Pay Attention, Report Back

It seems my monthly turn at this blog comes around too quickly. Then I think of my Dad. For 25 years, he wrote a three-times-a-week column that ran on the front page of his newspaper, the Sonora Union Democrat. Three times a week.

A precursor to blogging, Dad’s Sierra Lookout column was a forum for his take on the life and times of his beloved “poison-oakers” in California’s Mother Lode. Dad wrote about his childhood, family, local issues, world news, and rural life, all from the perspective of a self-described “country editor.”

Harvey McGee, 1990

The following column seemed to raise its hand to be included on our Books Around the Table blog because it was written on July 19, 1977. That’s 35 years ago, almost to the day. I think of it as an ode to the Sierra.

     WHEN THE insides of your knees are chafed all the way up to the end of your spine.
When anything you sit in seems to lurch and shake.
When the backs of your hands and ears are chapped and sunburned.

     WHEN YOU can’t get the smell of fish out from under your fingernails and the smell of smoke out of your clothes.
When the porch railing is draped with an open sleeping bag.
When the air mattress that stayed puffed up only long enough to lure you onto it is on the way to the dump.

     WHEN YOU’VE said thanks to Mr. Cutter and his magic mosquito repellant and drained the pollywogs from a glass of Tang for the last time.
When you can smile again without your lips cracking.
When old “Mac” is again munching hay in Willy Ritts’ Kennedy Meadows corral.

     WHEN ALL these things are done you lie on that bed that never deflates and remember –
The gentle plunk of the lure on the long cast.
The dart of a shadow from a deep pool, the splash and flash of silver – then nothing.
Or maybe a solid tug – too soft for a snag, too firm for anything but a lunker.

     OR VAST ranges of granite pocked by blue jewels with revered names – Black Bear, Bigelow, Emigrant, Dorothy, Maxwell.
And in the folds of rock: lush meadows, green groves, clear streams. Far beyond and below, the grey-brown air trapped in the simmering valley.

     SOON forgotten are the lurching chafing and burning of the sometimes rider. Even the memory of Pear Ripple, wet clothes and gin rummy defeats begins to fade.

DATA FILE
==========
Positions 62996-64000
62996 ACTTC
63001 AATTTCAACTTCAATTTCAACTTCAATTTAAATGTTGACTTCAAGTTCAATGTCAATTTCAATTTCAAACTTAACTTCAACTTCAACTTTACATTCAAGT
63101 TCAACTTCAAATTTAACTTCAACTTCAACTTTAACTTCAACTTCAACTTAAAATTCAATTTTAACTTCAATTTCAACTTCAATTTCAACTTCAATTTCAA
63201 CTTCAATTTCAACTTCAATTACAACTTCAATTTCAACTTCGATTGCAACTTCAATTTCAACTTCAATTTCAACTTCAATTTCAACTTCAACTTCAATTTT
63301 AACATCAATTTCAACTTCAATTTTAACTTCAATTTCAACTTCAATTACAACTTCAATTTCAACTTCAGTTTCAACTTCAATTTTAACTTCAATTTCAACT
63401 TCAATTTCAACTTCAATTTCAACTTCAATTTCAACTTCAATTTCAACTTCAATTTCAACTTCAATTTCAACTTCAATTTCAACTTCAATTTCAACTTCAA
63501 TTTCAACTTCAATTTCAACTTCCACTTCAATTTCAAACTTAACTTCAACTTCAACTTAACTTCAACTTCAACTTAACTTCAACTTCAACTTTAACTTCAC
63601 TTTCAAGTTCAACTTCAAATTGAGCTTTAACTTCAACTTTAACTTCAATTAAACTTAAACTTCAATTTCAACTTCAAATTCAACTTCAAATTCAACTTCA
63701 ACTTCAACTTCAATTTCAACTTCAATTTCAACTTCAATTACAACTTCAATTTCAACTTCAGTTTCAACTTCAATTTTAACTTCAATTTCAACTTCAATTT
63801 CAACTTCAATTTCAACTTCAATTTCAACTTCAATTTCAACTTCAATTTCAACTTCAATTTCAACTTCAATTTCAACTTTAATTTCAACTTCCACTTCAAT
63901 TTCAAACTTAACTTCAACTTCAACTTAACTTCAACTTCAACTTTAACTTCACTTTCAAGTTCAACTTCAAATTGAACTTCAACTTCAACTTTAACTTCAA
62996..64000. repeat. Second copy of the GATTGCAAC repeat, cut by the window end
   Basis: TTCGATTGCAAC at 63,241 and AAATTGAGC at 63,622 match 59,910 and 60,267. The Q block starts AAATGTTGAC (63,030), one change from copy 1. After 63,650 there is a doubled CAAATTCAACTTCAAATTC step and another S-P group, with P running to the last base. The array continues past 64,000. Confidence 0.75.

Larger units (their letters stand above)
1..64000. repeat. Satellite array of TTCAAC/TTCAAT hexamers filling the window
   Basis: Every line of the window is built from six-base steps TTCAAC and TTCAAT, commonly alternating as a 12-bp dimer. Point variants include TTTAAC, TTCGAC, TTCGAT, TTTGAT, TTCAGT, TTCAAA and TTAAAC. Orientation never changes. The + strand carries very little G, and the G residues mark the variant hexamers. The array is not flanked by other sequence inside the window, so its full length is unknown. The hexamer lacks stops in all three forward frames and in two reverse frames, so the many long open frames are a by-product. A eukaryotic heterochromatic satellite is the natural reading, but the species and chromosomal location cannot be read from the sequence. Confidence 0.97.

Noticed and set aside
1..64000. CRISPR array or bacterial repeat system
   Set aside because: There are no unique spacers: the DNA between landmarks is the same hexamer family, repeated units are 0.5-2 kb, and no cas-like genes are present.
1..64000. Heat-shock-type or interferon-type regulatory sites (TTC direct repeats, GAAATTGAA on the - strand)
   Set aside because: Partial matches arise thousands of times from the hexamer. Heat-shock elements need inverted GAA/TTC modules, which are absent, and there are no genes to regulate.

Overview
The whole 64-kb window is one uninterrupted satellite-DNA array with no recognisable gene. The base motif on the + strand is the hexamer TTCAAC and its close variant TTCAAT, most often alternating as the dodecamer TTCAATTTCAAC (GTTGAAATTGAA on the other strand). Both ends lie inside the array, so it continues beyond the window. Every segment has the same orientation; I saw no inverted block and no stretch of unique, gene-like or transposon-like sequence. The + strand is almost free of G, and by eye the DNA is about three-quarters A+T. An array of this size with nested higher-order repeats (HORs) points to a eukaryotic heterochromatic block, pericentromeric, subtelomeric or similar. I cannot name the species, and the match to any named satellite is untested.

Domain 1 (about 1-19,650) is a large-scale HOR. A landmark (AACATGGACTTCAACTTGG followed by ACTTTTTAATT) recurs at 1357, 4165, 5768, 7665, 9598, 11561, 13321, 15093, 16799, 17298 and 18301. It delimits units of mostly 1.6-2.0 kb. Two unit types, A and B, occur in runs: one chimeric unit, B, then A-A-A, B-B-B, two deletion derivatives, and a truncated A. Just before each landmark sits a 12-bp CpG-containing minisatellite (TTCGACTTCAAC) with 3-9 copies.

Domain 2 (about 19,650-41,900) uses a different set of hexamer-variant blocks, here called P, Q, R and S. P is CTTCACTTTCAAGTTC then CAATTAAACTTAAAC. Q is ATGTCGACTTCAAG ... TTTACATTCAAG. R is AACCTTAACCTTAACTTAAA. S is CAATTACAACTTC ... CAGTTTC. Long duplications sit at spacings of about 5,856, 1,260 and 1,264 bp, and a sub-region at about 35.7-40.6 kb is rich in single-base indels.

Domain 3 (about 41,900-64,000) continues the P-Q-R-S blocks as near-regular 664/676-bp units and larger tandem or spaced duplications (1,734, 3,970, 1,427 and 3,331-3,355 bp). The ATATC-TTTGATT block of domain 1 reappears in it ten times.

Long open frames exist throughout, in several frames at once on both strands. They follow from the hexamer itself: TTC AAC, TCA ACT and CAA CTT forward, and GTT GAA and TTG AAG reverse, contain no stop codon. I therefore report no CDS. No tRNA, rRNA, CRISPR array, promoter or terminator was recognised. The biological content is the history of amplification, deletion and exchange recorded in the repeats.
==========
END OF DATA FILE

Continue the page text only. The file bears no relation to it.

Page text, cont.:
What remains as clear as the night sky over Bigelow Peak are the steaks, shishkebob and basted eggs by an expert volunteer cook, the sweet meat of camp-smoked trout and the fellowship of others who share an unspoken appreciation of the remote magnificence.

     VISITORS to the wilderness are apt to feel some guilt about the privilege, but that’s the paradox of the place. If it were easily available to more, it would soon be enjoyed by none.         –Harvey C. McGee

Emigrant Basin. Photo courtesy of Susan McGee Britton.

As writers and artists it’s our calling to pay attention and report back. No one sees the world quite the same way. I’m lucky to have my Dad’s columns – his keen observations and amused take on the human condition, his personal stories and opinions – to guide me. Not to mention the gold mine of over 2,500 columns that will come in handy when I’m looking down the trail for a blogpost idea.

Riding into the high country, 1968. L to r: Marny Gorgas, Kate McGee, Laura McGee.

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9 responses to “Pay Attention, Report Back

  1. How fortunate you are to have all those columns, Laura! What a legacy. I liked this one of his a lot.

  2. Susan mcgee britton

    Dear L-how funny and wonderful to be lying in bed reading dad’s words having just returned from Wood Lake in the emigrant basin w our bro Tim and his daughter Kali and lots of other relations of Harvey mcgee. Perfect timing! Surely the warmest homiest place on earth is a campfire in the high sierras.

  3. Laura,
    What a gift to have your father’s writings. thanks for sharing!

  4. Laura – I’ve heard you talk about your dad before, but never read any of his writing. Thanks so much for sharing a bit of it. I just love how physical it is – old “Mac” munching his hay, those polliwogs in the Tang, the cracked lips, the plunk of the lure and the tug on the fishing line – “too soft for a snag, too firm for anything but a lunker.” His writing reaches in and engages the spirit, but it does so by first engaging all the senses. Lovely.

  5. Laura – Is there a day that your blog posting never fails to entertain me. You are a good writer!

  6. Laura, I’m late to the party, but I’m glad I came. What a lovely writer your father was! A lover of the great outdoors as are all Westerners, I think.

  7. I’m so late in commenting on this, Laura, but I had to say how much I enjoyed it. Your dad’s writing is fabulous! The rhythm of his words pulled me in, the details, the humor. What a treasure for you to rediscover again and again. Thank you for sharing it with us.

  8. What an inheritance, Laura! Not just the 2500 columns of your father, but the eye and ear for words and deep insights! I loved reading his impression of casting the lure to see what he could catch. It brings back memories of my own father and his passion for the local rivers. Your Dad must have taught you how to write the hook. Thank you so much for catching me.

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